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robot

[roh-buh t, -bot]
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noun
  1. a machine that resembles a human and does mechanical, routine tasks on command.
  2. a person who acts and responds in a mechanical, routine manner, usually subject to another's will; automaton.
  3. any machine or mechanical device that operates automatically with humanlike skill.
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adjective
  1. operating automatically: a robot train operating between airline terminals.
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Origin of robot

< Czech, coined by Karel Čapek in the play R.U.R. (1920) from the base robot-, as in robota compulsory labor, robotník peasant owing such labor
Related formsro·bot·ism, nounro·bot·ic, ro·bot·is·tic [roh-buh-tis-tik, -bo-] /ˌroʊ bəˈtɪs tɪk, -bɒ-/, adjectivero·bot·like, adjective
Dictionary.com Unabridged Based on the Random House Unabridged Dictionary, © Random House, Inc. 2018

Examples from the Web for robotism

Historical Examples

  • Robotism is a menace more deadly, a blasphemy more foul than any Black Mass of history.

    Turning Point

    Alfred Coppel

  • But were those cracks the fault of robotism or were they in fact a failing inherent in Man himself?

    Turning Point

    Alfred Coppel


British Dictionary definitions for robotism

robot

noun
  1. any automated machine programmed to perform specific mechanical functions in the manner of a man
  2. (modifier) not controlled by man; automatica robot pilot
  3. a person who works or behaves like a machine; automaton
  4. Southern African a set of traffic lights
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Derived Formsrobotic, adjectiverobotism or robotry, nounrobot-like, adjective

Word Origin

C20: (used in R.U.R., a play by Karel Čapek) from Czech robota work; related to Old Slavonic rabota servitude, German Arbeit work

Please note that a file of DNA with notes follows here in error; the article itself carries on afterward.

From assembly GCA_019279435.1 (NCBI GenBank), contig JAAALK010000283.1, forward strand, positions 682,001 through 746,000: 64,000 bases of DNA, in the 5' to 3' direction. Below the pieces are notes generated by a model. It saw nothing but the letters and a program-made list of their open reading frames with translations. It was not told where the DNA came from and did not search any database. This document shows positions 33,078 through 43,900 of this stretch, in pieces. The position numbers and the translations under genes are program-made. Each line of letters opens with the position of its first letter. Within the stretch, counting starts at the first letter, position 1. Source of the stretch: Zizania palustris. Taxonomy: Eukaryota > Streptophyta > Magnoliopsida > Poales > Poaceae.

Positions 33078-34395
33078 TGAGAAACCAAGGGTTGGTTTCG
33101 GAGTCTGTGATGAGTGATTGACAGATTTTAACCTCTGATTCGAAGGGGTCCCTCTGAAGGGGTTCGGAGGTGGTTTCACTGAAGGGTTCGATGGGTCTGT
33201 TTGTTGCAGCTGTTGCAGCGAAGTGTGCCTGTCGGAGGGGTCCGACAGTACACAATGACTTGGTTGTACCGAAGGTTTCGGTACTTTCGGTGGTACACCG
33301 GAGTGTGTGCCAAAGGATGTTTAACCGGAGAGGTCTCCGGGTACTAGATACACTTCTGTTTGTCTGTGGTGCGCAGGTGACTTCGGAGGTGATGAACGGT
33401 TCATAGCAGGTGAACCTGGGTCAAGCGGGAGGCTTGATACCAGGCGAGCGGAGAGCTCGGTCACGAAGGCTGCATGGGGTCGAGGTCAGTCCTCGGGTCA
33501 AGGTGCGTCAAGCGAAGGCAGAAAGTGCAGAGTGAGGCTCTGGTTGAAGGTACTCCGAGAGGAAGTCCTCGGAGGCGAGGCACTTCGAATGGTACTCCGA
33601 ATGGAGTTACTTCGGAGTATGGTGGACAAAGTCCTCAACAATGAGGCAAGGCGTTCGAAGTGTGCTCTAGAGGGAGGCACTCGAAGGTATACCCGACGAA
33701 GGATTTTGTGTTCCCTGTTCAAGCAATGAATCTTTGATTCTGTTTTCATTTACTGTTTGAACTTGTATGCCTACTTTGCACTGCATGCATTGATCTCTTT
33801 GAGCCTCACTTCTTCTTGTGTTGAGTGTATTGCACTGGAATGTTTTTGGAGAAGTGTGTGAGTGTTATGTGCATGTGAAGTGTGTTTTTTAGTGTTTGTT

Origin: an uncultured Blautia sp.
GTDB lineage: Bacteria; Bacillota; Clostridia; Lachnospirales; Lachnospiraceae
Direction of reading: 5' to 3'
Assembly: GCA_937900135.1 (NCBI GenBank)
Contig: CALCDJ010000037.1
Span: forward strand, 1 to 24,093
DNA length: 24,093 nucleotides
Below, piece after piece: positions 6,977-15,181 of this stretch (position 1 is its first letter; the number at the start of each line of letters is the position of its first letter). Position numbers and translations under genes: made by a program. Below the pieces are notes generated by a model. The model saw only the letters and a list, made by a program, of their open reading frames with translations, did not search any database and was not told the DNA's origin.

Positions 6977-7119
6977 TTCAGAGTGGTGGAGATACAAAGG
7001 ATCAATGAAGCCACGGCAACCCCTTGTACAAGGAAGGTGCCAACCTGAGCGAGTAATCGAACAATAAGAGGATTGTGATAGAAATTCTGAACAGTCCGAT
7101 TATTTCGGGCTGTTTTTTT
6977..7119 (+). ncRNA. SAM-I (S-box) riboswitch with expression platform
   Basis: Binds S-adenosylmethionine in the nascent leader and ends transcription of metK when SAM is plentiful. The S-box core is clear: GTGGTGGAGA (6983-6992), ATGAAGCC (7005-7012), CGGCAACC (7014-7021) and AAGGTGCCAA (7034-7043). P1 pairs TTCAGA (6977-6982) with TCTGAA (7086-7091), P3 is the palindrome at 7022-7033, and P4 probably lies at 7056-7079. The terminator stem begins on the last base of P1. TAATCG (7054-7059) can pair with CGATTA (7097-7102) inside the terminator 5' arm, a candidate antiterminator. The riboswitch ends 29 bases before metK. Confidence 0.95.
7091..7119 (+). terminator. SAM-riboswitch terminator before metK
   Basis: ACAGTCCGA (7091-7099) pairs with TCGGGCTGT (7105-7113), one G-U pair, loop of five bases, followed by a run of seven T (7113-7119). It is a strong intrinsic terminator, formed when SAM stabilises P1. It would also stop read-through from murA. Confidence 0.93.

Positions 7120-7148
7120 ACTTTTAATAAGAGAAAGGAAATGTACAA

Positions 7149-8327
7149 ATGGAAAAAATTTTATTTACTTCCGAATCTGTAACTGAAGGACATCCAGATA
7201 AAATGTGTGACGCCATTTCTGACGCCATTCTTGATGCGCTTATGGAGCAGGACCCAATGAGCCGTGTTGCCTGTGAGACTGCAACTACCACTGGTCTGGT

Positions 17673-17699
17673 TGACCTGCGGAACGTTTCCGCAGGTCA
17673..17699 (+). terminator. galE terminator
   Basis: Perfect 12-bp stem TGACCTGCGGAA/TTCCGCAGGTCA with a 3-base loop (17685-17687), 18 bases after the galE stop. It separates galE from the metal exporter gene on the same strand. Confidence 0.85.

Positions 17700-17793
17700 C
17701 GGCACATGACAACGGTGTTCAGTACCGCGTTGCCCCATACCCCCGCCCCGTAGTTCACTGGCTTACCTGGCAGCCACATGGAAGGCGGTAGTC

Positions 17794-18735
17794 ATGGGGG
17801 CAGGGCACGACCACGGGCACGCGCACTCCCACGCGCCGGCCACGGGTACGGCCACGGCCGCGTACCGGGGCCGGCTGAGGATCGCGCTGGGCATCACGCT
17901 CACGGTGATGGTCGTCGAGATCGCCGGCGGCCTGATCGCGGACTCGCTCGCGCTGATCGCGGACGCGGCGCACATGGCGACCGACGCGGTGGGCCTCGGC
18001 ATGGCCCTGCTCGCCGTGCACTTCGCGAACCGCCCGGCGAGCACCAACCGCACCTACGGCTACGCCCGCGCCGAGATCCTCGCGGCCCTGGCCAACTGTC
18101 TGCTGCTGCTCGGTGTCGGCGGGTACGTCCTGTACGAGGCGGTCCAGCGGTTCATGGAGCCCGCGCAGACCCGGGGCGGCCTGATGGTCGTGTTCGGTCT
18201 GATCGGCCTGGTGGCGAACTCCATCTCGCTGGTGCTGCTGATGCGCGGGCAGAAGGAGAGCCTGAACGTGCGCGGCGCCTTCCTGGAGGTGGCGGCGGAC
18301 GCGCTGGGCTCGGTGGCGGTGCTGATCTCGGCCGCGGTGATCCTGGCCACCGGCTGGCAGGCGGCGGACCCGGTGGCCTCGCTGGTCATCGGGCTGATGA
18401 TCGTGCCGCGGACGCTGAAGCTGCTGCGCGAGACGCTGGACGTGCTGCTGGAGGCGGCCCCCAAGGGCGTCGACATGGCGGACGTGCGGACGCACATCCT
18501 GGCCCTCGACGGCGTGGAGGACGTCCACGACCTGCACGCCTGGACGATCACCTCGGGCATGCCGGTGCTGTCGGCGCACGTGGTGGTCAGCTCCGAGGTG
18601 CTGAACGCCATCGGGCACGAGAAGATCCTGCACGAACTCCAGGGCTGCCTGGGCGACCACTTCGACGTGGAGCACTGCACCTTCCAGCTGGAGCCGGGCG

Collins English Dictionary - Complete & Unabridged 2012 Digital Edition © William Collins Sons & Co. Ltd. 1979, 1986 © HarperCollins Publishers 1998, 2000, 2003, 2005, 2006, 2007, 2009, 2012

Word Origin and History for robotism

robot

n.

1923, from English translation of 1920 play "R.U.R." ("Rossum's Universal Robots"), by Karel Capek (1890-1938), from Czech robotnik "slave," from robota "forced labor, compulsory service, drudgery," from robotiti "to work, drudge," from an Old Czech source akin to Old Church Slavonic rabota "servitude," from rabu "slave," from Old Slavic *orbu-, from PIE *orbh- "pass from one status to another" (see orphan). The Slavic word thus is a cousin to German Arbeit "work" (Old High German arabeit). According to Rawson the word was popularized by Karel Capek's play, "but was coined by his brother Josef (the two often collaborated), who used it initially in a short story."

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Online Etymology Dictionary, © 2010 Douglas Harper

robotism in Medicine

robot

(rōbŏt′)
n.
  1. A mechanical device that sometimes resembles a human and is capable of performing a variety of often complex human tasks on command or by being programmed in advance.
  2. A machine or device that operates automatically or by remote control.
  3. A person who works mechanically without original thought, especially one who responds automatically to the commands of others.
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The American Heritage® Stedman's Medical Dictionary Copyright © 2002, 2001, 1995 by Houghton Mifflin Company. Published by Houghton Mifflin Company.

robotism in Science

robot

[rōbŏt′]
  1. A machine designed to replace human beings in performing a variety of tasks, either on command or by being programmed in advance.
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The American Heritage® Science Dictionary Copyright © 2011. Published by Houghton Mifflin Harcourt Publishing Company. All rights reserved.